before the High Court and the same was dismissed by order dated 15.12.1998.
On 5.11.1999, the review petition filed by the appellant herein was also
dismissed. Hence, aggrieved by the said orders, the appellant preferred the
above appeals before this Court by way of special leave.
4) Heard Mr.R.S. Hegde, learned counsel for the appellant, and Mr. S.N.
Bhat, learned counsel for the respondents.
5) It is the grievance of the appellant that though the Land Tribunal, by
order dated 16.08.1985, declared and granted occupancy right in his favour in
respect of the land in Survey Nos. 56/1 to an extent of 2-21-0 and 7/3 to an
extent of 1-4-0 of Kannenalli village, the Land Reforms Appellate Authority and
the High Court exercising power under the Act committed an error in setting
aside the order of the Land Tribunal and rejecting the application of the
appellant seeking occupancy right in respect of the said lands. In view of
narration of the facts in the earlier paragraphs, there is no need to traverse
the same once again. It is true that on the application made by the appellant
who is the son of Krishna Bhatta and grand-son of Mahabaleshwar Bhatta,
Karnataka Land Tribunal, after finding that the lands in question are temple
lands which are being cultivated by the applicant (appellant herein) in
recognition of his temple service and is being continuously cultivating these
lands from 1944, arrived at a conclusion that he is cultivating the lands which
belong to the temple as tenant and, therefore, he is entitled to occupancy
Aggrieved by the said decision, Mahabaleshwar Narayan Bhatta and Thimmappa
Bhatta, sons of Shambu Bhatta and Narayan Bhata respectively and grand-sons of
Mahabaleshwar Bhata filed appeal before the Land Reforms Appellate Authority.
The Appellate Authority, after analyzing the materials, particularly judgment
and decree of the civil court as well as orders of the authority, came to the
conclusion that the disputed lands are joint family properties belonging to all
the three parties, namely, Ramachandra Krishna Bhatta, Mahabaleshwar Bhata and
Thimmappa Bhatta. It is relevant to point out that the Appellate Authority came
to such conclusion on the basis of the decree of the civil court vide O.S. No.
37 of 1979. The following conclusion of the Appellate Authority is relevant:
"Since the 3rd respondent has not taken any objection, we come to the
conclusion that the disputed lands are the tenancy lands of undivided family of
the appellants and the 3rd respondent. From these undisputed facts, it is clear
that the right of performing the pooja of Sri Gopalkrishna deity and other
services and the enjoyment of disputed lands were not given to the 3rd
respondent, but pooja and other services were the undivided rights of the joint
family in addition to the tenancy rights."
Based on the finding rendered by the civil court and other materials placed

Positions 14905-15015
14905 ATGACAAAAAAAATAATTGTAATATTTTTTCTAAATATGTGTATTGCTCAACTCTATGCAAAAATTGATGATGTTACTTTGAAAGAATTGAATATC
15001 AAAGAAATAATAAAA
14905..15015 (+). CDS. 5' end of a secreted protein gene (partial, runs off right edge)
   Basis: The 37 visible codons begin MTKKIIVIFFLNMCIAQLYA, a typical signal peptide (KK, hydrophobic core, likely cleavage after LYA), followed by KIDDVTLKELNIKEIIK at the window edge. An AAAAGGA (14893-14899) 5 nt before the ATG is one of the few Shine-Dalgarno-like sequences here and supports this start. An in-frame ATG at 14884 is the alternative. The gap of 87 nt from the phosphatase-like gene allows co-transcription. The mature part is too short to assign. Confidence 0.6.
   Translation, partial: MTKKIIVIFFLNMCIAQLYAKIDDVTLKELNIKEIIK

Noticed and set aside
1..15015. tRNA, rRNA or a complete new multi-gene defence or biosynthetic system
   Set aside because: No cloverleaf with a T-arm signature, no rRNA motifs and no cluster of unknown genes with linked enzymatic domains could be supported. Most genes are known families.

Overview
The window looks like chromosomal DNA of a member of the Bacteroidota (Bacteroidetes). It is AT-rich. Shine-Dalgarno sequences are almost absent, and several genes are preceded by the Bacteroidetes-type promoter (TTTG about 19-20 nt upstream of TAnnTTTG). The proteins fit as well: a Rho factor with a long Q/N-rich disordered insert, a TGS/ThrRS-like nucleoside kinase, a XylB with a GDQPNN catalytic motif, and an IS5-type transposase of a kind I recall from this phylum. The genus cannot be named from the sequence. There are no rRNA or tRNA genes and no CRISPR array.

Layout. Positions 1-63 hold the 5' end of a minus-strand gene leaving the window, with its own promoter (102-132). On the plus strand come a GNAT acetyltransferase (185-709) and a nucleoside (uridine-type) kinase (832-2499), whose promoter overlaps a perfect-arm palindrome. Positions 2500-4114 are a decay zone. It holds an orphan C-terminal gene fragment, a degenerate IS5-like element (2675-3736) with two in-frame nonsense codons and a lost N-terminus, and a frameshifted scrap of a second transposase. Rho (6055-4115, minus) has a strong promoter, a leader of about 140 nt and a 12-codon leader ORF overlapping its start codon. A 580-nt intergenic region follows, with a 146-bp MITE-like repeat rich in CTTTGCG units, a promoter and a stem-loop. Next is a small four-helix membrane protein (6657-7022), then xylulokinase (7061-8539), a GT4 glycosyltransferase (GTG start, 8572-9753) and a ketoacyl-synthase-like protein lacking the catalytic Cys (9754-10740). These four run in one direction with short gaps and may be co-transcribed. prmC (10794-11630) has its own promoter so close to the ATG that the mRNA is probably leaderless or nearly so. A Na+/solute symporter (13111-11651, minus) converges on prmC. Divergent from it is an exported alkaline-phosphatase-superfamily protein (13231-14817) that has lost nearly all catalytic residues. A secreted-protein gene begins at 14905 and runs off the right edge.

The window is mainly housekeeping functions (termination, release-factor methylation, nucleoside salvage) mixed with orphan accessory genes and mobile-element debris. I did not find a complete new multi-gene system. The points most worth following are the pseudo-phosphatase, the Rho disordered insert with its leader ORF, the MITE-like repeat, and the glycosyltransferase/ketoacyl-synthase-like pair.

before it, the Appellate Authority has concluded:
"Therefore, there is no merit in the contention of the 3rd respondent
that he alone is in possession and cultivating the disputed lands for the
relevant period and he is eligible for the occupancy rights and we answer
accordingly by rejecting his contention."
6) The Appellate Authority has rightly pointed out that as per Section 48A
of the Act, it is incumbent upon the part of the Land Tribunal to give public
and personal notices before passing an order in an application filed under
Section 48. It is not in dispute that the Land Tribunal has not heard the
representative of Shri Gopalkrishna Devaru Temple. A reading of sub-section (2)
of Section 48A makes it clear that on receipt of application, the Tribunal has
to issue public notice in the village in which the land is situated calling
upon the landlord and all other persons having interest in the land to appear
before it on the date specified in the notice. It is also incumbent on the part
of the Tribunal to issue individual notice to the persons mentioned in the
application and also to such others as may appear to it to be interested in the
Sub-section (3) prescribes form of the application, form of the notices and
the manner of publishing or serving the notices.
Sub-section (4) says that where no objection is filed, the Tribunal, after
verification, pass an order to either grant or reject the application. As per
sub-section (5) where an objection is filed disputing the validity of the
applicant's claim or setting of a rival claim, it is incumbent on the part of
the Tribunal to conduct enquiry and thereafter determine the person entitled to
be registered as occupant and pass orders accordingly. The factual finding of
the Appellate Authority shows that the Land Tribunal failed to cause either
public notice in the village or to the deity Gopalkrishna Devaru Temple. In
view of the same, it is clear that the Land Tribunal has not fulfilled the
requirement which is mandatory and the Appellate Authority rightly interfered
with the order of the Land Tribunal and set aside the same.
7) The Appellate Authority has also concluded that there is no acceptable
material holding that the appellant alone was cultivating the land and entitled
for the grant of occupancy right.
8) The High Court considered the revision petition filed by the appellant
before it under Section 121A of the Act. A reading of the revisional
jurisdiction of the High Court shows that only for the purpose of satisfying
itself as to the illegality or as to the regularity of such order or
proceeding, the High Court is permitted to interfere. The High Court, in the
impugned order, very well noted the factual finding of the Land Reforms
Appellate Authority that the nature of possession of the appellant cannot be
regarded as tenant of the land. The High Court has also concluded that there is
absolutely no evidence in respect of its claim that he paid rent to the 3rd
respondent as a tenant under him. On the other hand, his plea that he was a
tenant of the land was not allowed to be raised and rejected in O.S. No. 34/79
which had become final. In the light of the said materials, after finding that
the Land Reforms Appellate Authority was right in holding that the appellant's
claim of tenancy was not established and there is no illegality or procedural
irregularity which calls for interference in revision, under Section 121,
dismissed the same.
9) In view of the factual finding arrived by the Land Reforms Appellate
Authority and affirmed by the High Court which is a Revisional Authority, in
the absence of any acceptable material, we are of the view that interference by
this Court under Article 136 of the Constitution of India is not warranted.
10) In the light of the above conclusion, the appeals are liable to be
dismissed as devoid of any merit and accordingly dismissed. No costs.